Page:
This newspaper is very proud of the three young Belizeans who spearheaded a public relations and fund-raising initiative to bring Deon McCaulay home and get him into training camp for Belize’s World Cup qualifier in June. In fact, we’re more than very proud. We’re very, very proud.
The problem is, this initiative does not solve the problem inside the administrative and coaching structure of Belize’s national football selection. Our three young Belizeans involved themselves in the aforementioned initiative because they believe, as do most Belizeans, that the Belize selection was not at its best against the Cayman Islands because our most successful striker in international games, Deon McCaulay, was not in Belize’s striker package against the Caymans.
They say in big time sports that you fire coaches because you can’t fire a whole team of players. It is the management, hired by the owners, who assembles players and signs coaches to contracts. When the team does not perform up to expectations, coaches get fired by managements. It would be impossible to replace the whole team in mid-stream, so the coaches are the sacrifice.
Where Belize’s shoddy performance against the Caymans was concerned, everyone, including FIFA, could see that bringing in McCaulay would immediately improve the Belize selection. But there were Belize selection coaches who had taken sides with management against McCaulay. These coaches, in pursuance of their own situations and ambitions, gambled and lost. They have to be replaced immediately, because they will poison the selection’s training atmosphere on Deon’s return.
National football selections are different from professional sports franchises in that there are no private owners of selections: it is the nation and people of Belize who are the owners of the national selection of Belize. Where the daily preparation of the selection is concerned, the president of the Football Federation of Belize (FFB) and his executive officials have almost all of the authority. In fact, they are the ones who choose the team. It is true that the vast majority of the players the FFB calls up at any given time to the national selection, are contracted to play for clubs in Belize’s semi-professional league, the Premier League of Belize (PLB), which is comprised of individual franchise owners. But the FFB, which is an elected body sanctioned and by international football’s governing body, FIFA, has a great deal more power over the selection than the PLB owners, who are the direct employers of the selection players.
For different reasons, the FFB operates like a sort of Mafia, and in the late 1990s one Dr. Bertie Chimilio became the FFB president, or Godfather. Chimilio then became so entrenched and autocratic that a UDP Cabinet Minister, Hon. John Saldivar of Belmopan, decided to get involved when the whole nation of Belize was calling for Chimilio’s head. Without Saldivar involved in the opposition to Chimilio, Chimilio probably would still be there.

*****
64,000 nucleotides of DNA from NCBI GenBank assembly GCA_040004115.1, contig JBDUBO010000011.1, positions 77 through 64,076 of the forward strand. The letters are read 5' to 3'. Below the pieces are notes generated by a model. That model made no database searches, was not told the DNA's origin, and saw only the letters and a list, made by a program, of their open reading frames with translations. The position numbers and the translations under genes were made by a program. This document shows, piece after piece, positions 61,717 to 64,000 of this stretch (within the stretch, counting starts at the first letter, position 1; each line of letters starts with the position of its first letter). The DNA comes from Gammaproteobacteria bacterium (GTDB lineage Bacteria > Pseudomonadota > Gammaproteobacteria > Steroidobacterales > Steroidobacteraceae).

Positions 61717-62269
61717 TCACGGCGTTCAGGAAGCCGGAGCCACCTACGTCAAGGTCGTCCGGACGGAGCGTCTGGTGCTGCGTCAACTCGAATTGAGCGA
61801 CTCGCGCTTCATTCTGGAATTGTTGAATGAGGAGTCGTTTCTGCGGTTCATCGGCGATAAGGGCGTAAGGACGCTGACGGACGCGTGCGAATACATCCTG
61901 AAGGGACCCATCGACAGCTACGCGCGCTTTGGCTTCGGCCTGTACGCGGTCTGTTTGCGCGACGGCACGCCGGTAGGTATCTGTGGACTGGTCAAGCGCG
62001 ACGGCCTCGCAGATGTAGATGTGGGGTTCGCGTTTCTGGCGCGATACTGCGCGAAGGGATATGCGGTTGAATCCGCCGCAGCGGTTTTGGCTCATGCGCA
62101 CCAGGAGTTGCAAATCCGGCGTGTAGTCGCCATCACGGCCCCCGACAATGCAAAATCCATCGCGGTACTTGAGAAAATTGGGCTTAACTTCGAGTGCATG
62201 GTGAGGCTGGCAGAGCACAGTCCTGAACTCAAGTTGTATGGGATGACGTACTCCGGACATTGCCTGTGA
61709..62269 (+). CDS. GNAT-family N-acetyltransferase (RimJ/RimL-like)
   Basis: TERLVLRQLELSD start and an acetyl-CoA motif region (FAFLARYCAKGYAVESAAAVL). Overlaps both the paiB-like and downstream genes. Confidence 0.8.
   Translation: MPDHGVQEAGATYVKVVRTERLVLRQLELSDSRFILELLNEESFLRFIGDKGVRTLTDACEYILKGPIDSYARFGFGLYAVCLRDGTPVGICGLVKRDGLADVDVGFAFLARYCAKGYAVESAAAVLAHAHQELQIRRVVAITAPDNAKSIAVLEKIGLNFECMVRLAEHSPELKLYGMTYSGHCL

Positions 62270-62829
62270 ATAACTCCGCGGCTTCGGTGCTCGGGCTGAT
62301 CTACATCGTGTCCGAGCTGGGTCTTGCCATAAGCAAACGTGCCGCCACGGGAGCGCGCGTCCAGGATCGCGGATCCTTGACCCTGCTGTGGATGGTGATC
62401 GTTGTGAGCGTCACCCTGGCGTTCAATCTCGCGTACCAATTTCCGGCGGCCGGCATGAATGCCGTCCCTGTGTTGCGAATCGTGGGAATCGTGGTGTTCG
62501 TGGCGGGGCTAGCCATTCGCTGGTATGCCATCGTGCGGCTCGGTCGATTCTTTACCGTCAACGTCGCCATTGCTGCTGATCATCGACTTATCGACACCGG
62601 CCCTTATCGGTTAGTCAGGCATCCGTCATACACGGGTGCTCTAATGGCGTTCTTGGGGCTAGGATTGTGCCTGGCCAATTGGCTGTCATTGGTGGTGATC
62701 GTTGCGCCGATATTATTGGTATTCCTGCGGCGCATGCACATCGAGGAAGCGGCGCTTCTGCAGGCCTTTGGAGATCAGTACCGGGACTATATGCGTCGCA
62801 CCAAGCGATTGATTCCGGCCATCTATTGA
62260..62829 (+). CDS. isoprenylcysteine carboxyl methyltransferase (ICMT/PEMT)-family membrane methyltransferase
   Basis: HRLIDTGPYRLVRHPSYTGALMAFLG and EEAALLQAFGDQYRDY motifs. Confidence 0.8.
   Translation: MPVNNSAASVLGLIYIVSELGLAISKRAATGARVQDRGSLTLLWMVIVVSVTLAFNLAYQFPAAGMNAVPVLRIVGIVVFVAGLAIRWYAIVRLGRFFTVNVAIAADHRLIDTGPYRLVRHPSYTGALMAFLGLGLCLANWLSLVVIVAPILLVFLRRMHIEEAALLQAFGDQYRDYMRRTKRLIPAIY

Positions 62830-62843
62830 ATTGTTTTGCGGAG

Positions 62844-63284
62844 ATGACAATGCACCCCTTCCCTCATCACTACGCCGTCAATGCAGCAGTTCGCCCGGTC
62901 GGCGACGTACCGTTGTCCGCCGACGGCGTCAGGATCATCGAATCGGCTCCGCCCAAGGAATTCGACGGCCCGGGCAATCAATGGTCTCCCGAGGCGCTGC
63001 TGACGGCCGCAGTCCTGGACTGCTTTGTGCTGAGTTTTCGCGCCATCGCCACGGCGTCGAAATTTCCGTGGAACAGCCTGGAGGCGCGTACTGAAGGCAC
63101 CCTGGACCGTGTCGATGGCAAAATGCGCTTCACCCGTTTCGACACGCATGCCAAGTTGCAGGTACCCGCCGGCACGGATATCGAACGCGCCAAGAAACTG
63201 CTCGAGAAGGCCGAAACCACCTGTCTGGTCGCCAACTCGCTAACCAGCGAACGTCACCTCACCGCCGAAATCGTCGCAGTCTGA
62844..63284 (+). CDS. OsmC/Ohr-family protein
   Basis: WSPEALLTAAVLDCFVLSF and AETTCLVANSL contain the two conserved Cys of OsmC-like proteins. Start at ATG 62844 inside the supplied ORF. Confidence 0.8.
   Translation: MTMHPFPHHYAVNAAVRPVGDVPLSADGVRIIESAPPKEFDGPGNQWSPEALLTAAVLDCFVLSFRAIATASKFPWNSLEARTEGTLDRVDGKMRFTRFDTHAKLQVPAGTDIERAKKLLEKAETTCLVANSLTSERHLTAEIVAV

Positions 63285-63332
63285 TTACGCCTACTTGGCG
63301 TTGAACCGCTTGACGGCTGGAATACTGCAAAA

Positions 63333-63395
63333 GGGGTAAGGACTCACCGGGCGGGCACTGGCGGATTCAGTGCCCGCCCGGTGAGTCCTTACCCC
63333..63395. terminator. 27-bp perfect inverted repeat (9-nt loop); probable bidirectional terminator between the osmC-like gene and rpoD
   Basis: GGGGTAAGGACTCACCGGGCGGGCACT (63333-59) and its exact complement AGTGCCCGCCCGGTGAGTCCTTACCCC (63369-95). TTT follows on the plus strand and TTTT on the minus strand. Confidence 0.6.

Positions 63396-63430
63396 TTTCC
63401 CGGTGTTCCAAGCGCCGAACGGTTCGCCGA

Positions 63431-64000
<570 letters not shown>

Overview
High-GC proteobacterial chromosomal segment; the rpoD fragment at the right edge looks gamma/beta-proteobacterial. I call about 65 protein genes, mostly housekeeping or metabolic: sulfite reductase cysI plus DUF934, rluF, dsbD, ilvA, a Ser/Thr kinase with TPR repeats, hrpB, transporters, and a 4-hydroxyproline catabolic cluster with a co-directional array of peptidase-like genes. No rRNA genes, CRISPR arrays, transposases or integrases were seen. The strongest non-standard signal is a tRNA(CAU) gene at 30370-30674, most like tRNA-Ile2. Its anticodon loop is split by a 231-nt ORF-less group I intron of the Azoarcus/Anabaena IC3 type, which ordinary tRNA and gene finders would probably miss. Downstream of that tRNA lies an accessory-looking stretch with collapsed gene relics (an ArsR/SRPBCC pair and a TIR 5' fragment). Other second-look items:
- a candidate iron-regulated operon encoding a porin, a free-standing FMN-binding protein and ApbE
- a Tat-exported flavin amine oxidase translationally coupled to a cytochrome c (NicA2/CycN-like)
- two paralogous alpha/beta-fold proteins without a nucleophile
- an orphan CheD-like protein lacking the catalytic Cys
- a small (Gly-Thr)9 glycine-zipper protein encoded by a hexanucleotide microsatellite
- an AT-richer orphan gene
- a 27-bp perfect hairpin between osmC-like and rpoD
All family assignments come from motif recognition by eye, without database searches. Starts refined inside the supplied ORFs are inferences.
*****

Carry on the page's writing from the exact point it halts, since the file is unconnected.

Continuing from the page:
Saldivar is an outstanding politician who has been involved in the sports of Belmopan for more than a quarter century. His motives are, ultimately, political. As it stands, he controls three of the eight PLB franchises – Belmopan Bandits, the defending championship team which he personally owns, and the Belize Defence Force (BDF) and Police teams which fall under the umbrella of his Ministry of National Security.
In order to strengthen his Bandits team a couple years ago, Saldivar hired Belize’s best striker, Deon McCaulay. Deon delivered the goods for the Bandits, but then he wanted to travel to Atlanta for a tryout with a professional soccer franchise in that American city. Saldivar wanted the Atlanta franchise to pay him for Deon’s release, which was not an unreasonable request, but Deon was desperate to pursue his opportunity, and the general public pressured Saldivar to release McCaulay, which he eventually did, quite reluctantly.
As we said before, Saldivar is an outstanding politician, and his fuss with Deon did not reduce his popularity with Belmopan voters. We believe that the main reason Deon was not in camp for the Belize selection’s games against the Cayman Islands was because Saldivar has a grievance with him. And the FFB and the selection coaches fell all over themselves to please John Saldivar. Now that the people of Belize have called back Deon for the selection, heads will have to roll amongst those who conspired against him. John Saldivar is too big, and Ruperto Vicente, the FFB president, at this point would be a difficult fish to fry. The coaches, then, are the ones who have to go.
The average fan does not realize how important morale and chemistry are to a sports team. Even if you can appreciate the importance of morale, chemistry is hard to pinpoint because it is so subtle. There is one of Deon McCaulay’s goals which will live forever in Belizean football history. This is when he beat Nicaragua almost at the final whistle to send Belize to the Gold Cup for the first time ever. The goal was made by Evan Mariano, who drew two Nicaraguan defenders, then split them with a pass into space. Mariano had developed chemistry with McCaulay, and knew that it was Deon who would reach that space and gain possession. The Nicaraguan goalkeeper had to come out, and Deon beat him. The finish was neat, clinical. Belize went berserk.
Belize presently does not have chemistry in its striking line. The return of the great McCaulay does not guarantee chemistry. That chemistry will have to be created by June. The present coaches will be a problem, because they gambled and lost. They joined in the conspiracy against Deon for their own selfish reasons. Saldivar can’t score goals, and neither can Vicente. It is goals which win football games, and drive nations into ecstasy. This is now a case of Maccabee Version, black god, and glory.
Power to the people.
(Ed. NOTE: Maccabee Version, original lyrics by Max Romeo.)